Biogenic corrosion is a billion-dollar threat

Sewer pipes and wastewater treatment plants are an unglamorous but critical asset to society. Keeping pollutants out of the environment, they safeguard human life and form an essential part of the infrastructure we all depend on.

However, the corrosive and infectious fluids they corral safely away from us also attack the construction materials that contain them. This is biogenic corrosion.

What causes the problem and how big a threat is it?

More accurately described as ‘biogenic sulphide corrosion’, it is caused by naturally occurring bacteria that generate hydrogen sulphide gas. Humid, enclosed spaces such as wastewater structures provide ideal conditions for this process.

The gas is biochemically oxidised in the presence of moisture to form sulphuric acid, which then reacts with the concrete and steel surfaces in wastewater environments. In the USA alone, corrosion is causing sewer asset losses estimated at $14 billion per year. This cost is expected to increase as the aging infrastructure continues to fail.

In New Zealand we face a similar threat to the environment from aging wastewater assets, which require serious ongoing investment.

The obvious solution would appear to be specialised coatings to protect the concrete exposed to such relentless attack. But this turns out to be harder than it first appears.

The first – and last – line of defence

Almost all the various products put forward over many years to protect against biogenic corrosion use their own ability to resist mineral acids to provide a seamless layer of protection over the underlying concrete structure.

The folly of this approach is that once the seamless barrier is breached then the underlying concrete is vulnerable to biogenic attack through the cracks or holes that develop in the protective barrier. Movement, abrasion and even long-term weathering of these membrane systems mean that ultimately, they fail.

At BBR Contech we have seen examples of poorly applied coatings failing after 18 months with disastrous consequences. Even well-applied polymer coatings after 10 years of service have started to degrade.

Only SewperCoat passes biogenic corrosion test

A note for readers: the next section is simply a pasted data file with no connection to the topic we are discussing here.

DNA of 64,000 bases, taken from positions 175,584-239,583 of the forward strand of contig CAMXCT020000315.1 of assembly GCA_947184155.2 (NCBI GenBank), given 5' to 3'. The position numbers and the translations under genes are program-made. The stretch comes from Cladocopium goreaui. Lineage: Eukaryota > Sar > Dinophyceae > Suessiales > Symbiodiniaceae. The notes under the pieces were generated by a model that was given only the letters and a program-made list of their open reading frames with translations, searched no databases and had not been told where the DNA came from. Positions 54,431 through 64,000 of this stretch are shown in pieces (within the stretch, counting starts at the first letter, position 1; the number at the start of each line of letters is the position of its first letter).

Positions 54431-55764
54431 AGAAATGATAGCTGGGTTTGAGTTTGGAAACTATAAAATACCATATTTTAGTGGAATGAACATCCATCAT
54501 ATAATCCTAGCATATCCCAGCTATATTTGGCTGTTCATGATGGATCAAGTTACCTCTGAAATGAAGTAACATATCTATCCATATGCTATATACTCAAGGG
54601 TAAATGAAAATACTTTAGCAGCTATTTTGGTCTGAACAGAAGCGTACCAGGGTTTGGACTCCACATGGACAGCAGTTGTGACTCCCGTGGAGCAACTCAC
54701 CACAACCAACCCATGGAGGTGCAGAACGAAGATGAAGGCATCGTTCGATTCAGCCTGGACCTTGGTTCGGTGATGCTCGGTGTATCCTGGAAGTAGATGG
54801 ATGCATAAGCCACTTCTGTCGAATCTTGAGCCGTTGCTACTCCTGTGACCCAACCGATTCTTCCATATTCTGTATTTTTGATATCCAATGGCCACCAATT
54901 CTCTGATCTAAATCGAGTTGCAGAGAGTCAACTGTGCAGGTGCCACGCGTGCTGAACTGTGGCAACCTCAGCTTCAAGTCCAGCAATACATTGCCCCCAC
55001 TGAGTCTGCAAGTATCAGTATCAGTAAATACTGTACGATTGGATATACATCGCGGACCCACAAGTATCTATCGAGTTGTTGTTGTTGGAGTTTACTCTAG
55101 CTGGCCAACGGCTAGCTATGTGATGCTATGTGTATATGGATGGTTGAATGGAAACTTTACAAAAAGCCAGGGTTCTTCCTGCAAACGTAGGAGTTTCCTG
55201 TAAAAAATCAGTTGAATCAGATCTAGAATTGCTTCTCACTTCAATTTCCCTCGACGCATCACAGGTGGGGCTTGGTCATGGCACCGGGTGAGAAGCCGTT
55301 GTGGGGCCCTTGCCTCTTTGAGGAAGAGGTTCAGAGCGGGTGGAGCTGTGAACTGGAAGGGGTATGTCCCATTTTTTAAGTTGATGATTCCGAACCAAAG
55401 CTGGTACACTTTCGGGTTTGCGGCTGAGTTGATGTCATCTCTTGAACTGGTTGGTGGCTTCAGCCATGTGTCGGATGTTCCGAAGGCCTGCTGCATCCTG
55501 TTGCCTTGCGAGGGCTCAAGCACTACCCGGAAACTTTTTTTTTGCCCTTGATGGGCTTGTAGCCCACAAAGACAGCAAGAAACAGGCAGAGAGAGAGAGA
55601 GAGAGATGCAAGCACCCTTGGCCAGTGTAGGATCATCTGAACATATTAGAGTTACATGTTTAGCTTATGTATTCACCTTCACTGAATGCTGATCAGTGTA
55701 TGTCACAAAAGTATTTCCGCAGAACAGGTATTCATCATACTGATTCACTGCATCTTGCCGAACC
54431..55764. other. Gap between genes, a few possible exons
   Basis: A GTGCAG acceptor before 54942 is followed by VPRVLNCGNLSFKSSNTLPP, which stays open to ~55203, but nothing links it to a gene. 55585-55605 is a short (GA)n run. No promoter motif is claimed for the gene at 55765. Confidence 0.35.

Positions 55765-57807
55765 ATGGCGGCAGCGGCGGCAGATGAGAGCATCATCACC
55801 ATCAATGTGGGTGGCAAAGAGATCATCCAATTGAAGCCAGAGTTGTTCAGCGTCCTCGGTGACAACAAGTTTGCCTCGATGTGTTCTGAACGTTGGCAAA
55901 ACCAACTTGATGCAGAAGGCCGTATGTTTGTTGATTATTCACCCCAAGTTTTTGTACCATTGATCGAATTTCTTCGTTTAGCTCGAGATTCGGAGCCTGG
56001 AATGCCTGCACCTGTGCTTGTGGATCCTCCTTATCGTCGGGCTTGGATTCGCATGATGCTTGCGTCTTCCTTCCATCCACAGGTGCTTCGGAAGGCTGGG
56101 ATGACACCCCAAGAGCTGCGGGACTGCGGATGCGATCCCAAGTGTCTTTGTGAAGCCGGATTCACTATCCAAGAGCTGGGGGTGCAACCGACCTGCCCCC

SewperCoat® works in quite a different way. Based on calcium alumininate cements and aggregates (CAC), this patented concrete product was developed in France to address the vulnerability of polymer-based systems. Because it is a 100% CAC mortar, it avoids the issues of corrosion spreading once the initial barrier is breached.

SewperCoat’s outstanding durability in the most severe sewer environments relies on the unique ‘bacterio-static effect’ of calcium aluminates.

The metabolism of acid-generating bacteria is inhibited on calcium aluminate surfaces, thus maintaining a pH level above 3. Even if cracks form in the overlying SewperCoat layer, it still provides protection to the substrate.

As a cementitious material SewperCoat offers a significant advantage over all other repair options, as it can be applied in wet and damp conditions when other systems need dry environmentally stable conditions. This has been an important consideration on many of the projects we have undertaken where short windows of opportunity of repair and live sewer conditions mean that achieving perfect application conditions for a traditional coating would be an impossible requirement.

BBR Contech is the sole New Zealand distributor of SewperCoat. We have investigated its capabilities and implemented SewperCoat repairs in many high-profile wastewater assets. In our opinion, it is the most appropriate material to mitigate the risk of biogenic corrosion in New Zealand’s critical wastewater management systems.